If he did, there’s hardly any mention of it anywhere. It is all either about his acting (his films, his songs) or about all the bad things he’s supposed to have done. At this rate the only thing future generations will remember of him will be these two sides of his life. One flattering, the other most decidedly not.

I’d like somebody to stand up and talk about anything, ANYTHING good that he did as a person. The only positive comment I can remember now is something I read about Zeenat Aman saying that when they (the crew) returned from an overseas shooting (presumably for Aashiq Hoon Baharon Ka), there was some sort of collection drive going on in Bombay for a good cause.  Apparently Rajesh Khanna donated a huge amount – Zeenat did not say how much but she said it was “very generous”.  

So are there any more stories like this out there? Because if there are, it would be nice to get them out there. So as get a more balanced picture about Rajesh Khanna, the person.  I’m feeling like Arnab Goswami here (“the nation needs to know”) but indeed, there is usually more than one side to a story or a person. And for the last almost four decades, there’s only side that has been put out there about Rajesh, the person.

When I  wrote my earlier piece, I tweeted it out to a few persons of a generation earlier than, or the same as, mine. If only hoping to get a perspective that would enrich my own.

Now they are all busy people and may not even have read it, let alone have had the time or interest to respond to it. However, I was very happy and gratified to receive a response from the ever-perspicacious Madhu Trehan, somebody I have always admired and respected from the early days of India Today magazine (I used to “devour” it in the 1970s and the early 80s). Madhu now has a website www.newslaundry.com which I visit regularly – she gives me a reason to have hope that the terms “values” and “current Indian media” can still be used in the same sentence.

In three tweets, Madhu  gave me her take on Rajesh Khanna – and, though they may sound harsh, they are loaded with wisdom – and probably a fair summation of Rajesh Khanna’s biggest failing.

I quote them here (I trust she won’t mind):
@Raja_Sw All I can say, judging a man by his films and what he was as a human being are different parameters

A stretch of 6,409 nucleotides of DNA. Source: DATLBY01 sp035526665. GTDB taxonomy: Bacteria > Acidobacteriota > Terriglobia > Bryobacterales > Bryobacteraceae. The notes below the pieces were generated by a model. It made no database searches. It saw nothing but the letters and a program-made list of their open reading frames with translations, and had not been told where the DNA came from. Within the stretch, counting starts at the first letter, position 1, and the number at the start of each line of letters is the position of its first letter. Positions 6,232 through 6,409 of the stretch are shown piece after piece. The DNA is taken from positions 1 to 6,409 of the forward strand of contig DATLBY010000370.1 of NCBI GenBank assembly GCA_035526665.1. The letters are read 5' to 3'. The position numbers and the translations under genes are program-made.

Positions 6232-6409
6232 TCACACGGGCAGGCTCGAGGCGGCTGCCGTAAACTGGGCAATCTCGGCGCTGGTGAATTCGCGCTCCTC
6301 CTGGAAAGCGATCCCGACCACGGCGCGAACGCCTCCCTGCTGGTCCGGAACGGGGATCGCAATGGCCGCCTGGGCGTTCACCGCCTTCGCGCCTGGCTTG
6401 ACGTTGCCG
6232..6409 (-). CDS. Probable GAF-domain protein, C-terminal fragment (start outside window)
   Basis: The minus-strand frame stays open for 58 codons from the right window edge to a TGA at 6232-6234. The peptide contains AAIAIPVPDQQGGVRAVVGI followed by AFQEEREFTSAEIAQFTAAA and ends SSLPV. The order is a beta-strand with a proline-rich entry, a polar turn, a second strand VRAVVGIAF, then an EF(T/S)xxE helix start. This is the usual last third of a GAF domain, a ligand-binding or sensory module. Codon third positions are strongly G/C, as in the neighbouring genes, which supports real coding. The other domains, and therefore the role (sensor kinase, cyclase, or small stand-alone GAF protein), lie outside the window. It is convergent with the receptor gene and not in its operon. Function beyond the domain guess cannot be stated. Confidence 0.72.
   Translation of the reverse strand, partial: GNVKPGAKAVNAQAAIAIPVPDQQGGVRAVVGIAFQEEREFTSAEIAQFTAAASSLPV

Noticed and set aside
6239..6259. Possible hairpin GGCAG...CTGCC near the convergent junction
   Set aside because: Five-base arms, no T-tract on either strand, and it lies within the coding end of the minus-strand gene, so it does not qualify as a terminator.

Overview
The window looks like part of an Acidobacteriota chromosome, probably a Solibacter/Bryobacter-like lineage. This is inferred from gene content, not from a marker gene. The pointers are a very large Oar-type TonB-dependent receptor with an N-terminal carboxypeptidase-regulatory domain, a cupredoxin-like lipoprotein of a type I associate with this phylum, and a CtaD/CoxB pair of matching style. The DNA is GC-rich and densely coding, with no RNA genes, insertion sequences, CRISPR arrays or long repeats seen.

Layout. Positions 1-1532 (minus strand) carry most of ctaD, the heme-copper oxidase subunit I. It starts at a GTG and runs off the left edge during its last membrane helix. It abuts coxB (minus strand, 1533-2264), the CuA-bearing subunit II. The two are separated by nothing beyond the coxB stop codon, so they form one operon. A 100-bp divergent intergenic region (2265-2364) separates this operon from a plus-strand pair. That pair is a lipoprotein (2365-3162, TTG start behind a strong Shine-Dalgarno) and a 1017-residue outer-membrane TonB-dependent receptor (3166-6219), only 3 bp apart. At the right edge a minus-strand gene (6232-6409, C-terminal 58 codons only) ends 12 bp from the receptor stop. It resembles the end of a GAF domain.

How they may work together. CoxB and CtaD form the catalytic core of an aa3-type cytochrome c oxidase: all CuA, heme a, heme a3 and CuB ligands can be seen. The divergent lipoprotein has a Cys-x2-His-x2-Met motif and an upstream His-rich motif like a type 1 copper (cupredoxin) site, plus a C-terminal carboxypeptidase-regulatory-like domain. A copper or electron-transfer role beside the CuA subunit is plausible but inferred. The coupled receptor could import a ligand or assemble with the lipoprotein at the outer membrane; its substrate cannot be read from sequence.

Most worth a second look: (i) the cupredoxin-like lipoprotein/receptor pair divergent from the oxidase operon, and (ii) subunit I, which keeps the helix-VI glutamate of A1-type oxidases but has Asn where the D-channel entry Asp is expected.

@Raja_Sw I saw a man who took his success too seriously & his failures too seriously-thereby his place on earth too seriously

@Raja_Sw A person who misses his Lightness of Being, has missed the point of existence


That was an angle that I’d NEVER thought of but it tied in very nicely with the angle that I HAD thought of.

And that was that Rajesh Khanna’s biggest failing was that he lived in a bubble.

I cannot help feeling that it is very ironic that one of Rajesh Khanna’s most famous dialogues is one that goes “ye duniya ek rang manch hai aur hum sab rang manch ki kathputhliyaan”.

I firmly believe Rajesh not just delivered this line of dialogue, he got caught up in it – and he lived the rest of his life, trapped by the illusion and delusion of the world that it creates.

The average Joe goes through life with a whole range of experiences shaping his thinking, his evolution and his interactions with society. The more exposed he is to real-life happenings, the hustle-bustle of daily life, the more he comes to terms with the world.

However, Rajesh’s life was anything but like the average Joe’s life.

For starters, he was just 26 when Aradhana released and he was catapulted to an overnight sensation status. The feeling must have been unbelievably heady – some thing that I am unable to even relate to, because I’ve never had (and am never likely to have) the experience of the frenzied adulation of millions and millions of people, falling all over you, wanting to touch you, wanting to marry you, wanting to get one glimpse of you.  It is one thing to aspire for fame and a celebrity status – it is totally another to be able to handle it if and when it does come to you.

Then the sycophants. Rajesh was made to feel like God. Not just by his fans but by those around him. They pampered him, they attended to his every whim and fancy, they ensured the thickening of the walls of the bubble that he got into – and they did such a good job of it that he stayed trapped within.  Apparently Rajesh did not take kindly to criticism – and these so-called well-wishers weren’t going to say or do anything that could get them in his bad books and ruin their own parasitic progress.

Then the habits. Leading from the above, it isn’t strange at all that Rajesh’s habits began getting “aiyaash” (wastrel-like).  “The world can wait, after all I am Rajesh Khanna. A star, not a clerk”. The drinking, the drama, the sense of being God…